To complement its current hospice services, Masonic Village Hospice now offers a Palliative Care program for eligible individuals. Palliative care combines medical, pharmaceutical, dietetic, social work, spiritual and other integrative therapies to provide comfort and quality of life for patients and families when dealing with a life-limiting illness.

While palliative care does not replace active treatments of a disease, it offers beneficial support at any stage of an illness by focusing on symptom management, as well as a patient’s physical, emotional, social and spiritual well-being.

“With this program, we focus on pain, symptom management and advanced care planning discussions,” said Maureen E. Dolk-Metcalfe, Hospice director. “If people are not quite ready for Hospice, they may be interested in palliative care.”

Both hospice and palliative care provide symptom relief for patients. Hospice is comfort care without curative intent, meaning a patient no longer has curative options or has chosen not to pursue treatment. Palliative care is comfort care with or without curative intent.

Palliative care is helpful when a patient receives a new diagnosis or experiences a progression of a serious or terminal illness. This could include cancer, lung disease, congestive heart failure, kidney failure, liver disease or neurological diseases, such as Alzheimer’s or Parkinson’s disease.

The program provides ongoing support for patients and families, allowing them to identify their needs and discover what is most important to them during their journey. The palliative care nurse practitioners can discuss with patients how to manage pain, fatigue, weight loss, depression and anxiety, among other symptoms.

The service is collaborative with a patient’s primary care physician to offer recommendations, identify community resources and provide assistance with making medical decisions in the present and future.

“Palliative care assists people with difficult advanced care planning decisions/discussions, who may be struggling,” Maureen said. “We provide them with different treatment options.”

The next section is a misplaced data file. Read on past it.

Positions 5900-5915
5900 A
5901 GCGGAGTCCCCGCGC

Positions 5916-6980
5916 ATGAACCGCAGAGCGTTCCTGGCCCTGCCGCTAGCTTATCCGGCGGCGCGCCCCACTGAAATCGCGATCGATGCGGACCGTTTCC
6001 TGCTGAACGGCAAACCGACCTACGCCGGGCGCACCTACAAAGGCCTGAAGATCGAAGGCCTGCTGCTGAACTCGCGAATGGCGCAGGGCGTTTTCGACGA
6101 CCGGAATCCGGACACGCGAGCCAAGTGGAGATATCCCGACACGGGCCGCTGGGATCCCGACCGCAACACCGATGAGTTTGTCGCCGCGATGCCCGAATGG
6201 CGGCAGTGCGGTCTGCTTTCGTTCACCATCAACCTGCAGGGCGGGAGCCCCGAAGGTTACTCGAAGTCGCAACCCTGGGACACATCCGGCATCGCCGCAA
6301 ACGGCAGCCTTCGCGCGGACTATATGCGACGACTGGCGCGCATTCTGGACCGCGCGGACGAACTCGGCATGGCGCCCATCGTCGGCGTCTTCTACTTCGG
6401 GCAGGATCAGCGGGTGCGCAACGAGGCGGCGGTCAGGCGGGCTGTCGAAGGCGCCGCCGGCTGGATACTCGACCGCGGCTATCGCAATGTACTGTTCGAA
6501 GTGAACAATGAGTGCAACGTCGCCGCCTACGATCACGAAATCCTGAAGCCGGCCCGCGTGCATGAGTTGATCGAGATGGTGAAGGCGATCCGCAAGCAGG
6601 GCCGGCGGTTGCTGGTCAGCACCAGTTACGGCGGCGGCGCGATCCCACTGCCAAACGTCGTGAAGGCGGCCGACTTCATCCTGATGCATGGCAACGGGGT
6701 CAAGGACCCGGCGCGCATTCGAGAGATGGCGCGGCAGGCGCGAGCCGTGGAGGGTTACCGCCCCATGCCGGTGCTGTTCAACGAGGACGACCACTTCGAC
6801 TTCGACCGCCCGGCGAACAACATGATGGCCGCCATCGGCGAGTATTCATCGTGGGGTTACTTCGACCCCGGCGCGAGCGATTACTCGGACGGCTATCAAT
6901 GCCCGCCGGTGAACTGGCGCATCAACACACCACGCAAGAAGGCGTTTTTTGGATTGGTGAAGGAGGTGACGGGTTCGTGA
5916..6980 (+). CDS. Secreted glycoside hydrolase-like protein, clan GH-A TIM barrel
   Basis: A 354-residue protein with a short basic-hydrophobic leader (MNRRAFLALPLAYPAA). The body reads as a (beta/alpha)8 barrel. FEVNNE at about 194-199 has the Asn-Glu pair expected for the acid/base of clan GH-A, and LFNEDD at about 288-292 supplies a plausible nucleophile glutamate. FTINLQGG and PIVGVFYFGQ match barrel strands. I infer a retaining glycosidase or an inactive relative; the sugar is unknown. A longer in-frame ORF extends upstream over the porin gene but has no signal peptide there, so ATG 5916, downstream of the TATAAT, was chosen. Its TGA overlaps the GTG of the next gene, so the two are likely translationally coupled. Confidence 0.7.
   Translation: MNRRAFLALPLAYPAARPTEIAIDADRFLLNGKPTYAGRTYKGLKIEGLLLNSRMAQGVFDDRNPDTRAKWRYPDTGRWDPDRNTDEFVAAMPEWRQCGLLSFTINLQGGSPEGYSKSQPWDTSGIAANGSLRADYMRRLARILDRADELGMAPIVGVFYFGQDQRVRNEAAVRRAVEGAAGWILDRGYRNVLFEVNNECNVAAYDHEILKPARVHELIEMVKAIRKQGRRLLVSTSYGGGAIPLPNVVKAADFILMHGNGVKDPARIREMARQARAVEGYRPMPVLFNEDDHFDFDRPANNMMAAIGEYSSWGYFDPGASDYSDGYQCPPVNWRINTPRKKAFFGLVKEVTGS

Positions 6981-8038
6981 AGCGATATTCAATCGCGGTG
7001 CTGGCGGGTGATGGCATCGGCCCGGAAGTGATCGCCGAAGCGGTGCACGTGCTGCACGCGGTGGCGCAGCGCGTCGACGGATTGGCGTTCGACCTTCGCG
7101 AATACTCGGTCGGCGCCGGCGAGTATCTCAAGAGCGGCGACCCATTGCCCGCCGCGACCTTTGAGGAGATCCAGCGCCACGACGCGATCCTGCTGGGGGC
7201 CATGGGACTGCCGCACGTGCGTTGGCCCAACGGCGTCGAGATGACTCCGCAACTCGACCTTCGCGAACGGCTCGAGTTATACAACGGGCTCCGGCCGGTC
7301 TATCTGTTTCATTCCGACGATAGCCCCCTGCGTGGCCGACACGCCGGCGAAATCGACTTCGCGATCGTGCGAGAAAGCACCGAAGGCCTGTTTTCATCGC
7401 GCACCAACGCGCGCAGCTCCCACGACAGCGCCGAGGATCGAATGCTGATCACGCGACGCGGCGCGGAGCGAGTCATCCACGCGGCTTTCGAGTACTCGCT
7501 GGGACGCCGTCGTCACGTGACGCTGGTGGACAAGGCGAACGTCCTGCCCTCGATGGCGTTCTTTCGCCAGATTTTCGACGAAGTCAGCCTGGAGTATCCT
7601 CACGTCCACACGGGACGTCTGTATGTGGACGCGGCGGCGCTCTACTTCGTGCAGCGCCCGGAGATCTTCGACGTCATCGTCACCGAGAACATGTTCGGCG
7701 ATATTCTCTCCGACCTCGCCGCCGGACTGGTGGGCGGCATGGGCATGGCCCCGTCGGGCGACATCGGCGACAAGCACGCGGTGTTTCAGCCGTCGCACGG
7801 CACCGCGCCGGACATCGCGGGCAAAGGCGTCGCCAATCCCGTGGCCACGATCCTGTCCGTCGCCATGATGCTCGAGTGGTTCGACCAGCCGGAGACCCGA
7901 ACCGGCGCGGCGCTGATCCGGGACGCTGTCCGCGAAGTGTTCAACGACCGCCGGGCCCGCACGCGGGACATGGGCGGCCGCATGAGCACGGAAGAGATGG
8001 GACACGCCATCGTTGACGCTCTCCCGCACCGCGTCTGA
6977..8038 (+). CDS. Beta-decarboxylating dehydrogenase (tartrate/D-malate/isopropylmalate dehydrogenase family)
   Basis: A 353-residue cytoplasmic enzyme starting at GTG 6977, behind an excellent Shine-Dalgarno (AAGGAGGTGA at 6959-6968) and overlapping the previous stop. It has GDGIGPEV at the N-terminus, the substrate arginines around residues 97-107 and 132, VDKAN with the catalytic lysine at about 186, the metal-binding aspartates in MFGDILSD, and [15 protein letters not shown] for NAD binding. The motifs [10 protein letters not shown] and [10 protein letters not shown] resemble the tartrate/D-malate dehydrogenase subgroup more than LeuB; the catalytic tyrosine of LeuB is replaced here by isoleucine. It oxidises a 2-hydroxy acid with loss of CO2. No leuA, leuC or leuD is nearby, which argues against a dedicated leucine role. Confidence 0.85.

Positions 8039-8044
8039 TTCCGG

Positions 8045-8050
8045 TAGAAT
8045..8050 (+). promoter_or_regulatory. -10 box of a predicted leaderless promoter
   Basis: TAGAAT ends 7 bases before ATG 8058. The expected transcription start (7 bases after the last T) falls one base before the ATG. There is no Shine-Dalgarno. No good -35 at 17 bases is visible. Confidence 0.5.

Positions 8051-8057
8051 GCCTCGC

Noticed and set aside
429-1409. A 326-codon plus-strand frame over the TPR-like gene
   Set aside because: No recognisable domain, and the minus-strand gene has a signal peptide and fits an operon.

The palliative care nurse practitioners can also help assess caregiver needs and a patient’s home environment in preparation for continued care and services.
“[This program] really helps our residents with the goal of having them age in place,” Maureen said. “It’s the connection of all the home and community-based services: home health, home care and hospice.”

At Masonic Village Hospice, Maureen will oversee the operations part of the program, while Bethany Sampsell will be the lead nurse practitioner, doing assessments and evaluations.

Ann Colangelo, a resident at Masonic Village at Elizabethtown, has participated in the palliative care program for a few months. At 92, she wants to be free to make her own decisions, and this program enables her to do just that, while still providing her with support.

“I really think it’s a great program, one of the best we have here,” Ann said. “I have support and peace of mind.”

Ann’s final wishes include receiving comfort care, but no “extensive interventions,” such as resuscitation. She also requested not to be taken to a hospital. The palliative care team helped Ann get a DNR from her doctor, and advised her to speak with her four children, so that everyone was on the same page.

“Palliative care has helped me live each day as I want to live it, and I know if anything happens, my final wishes will be followed,” she said.

For more information about Palliative Care services, or to schedule an appointment, call 717-361-8449, or email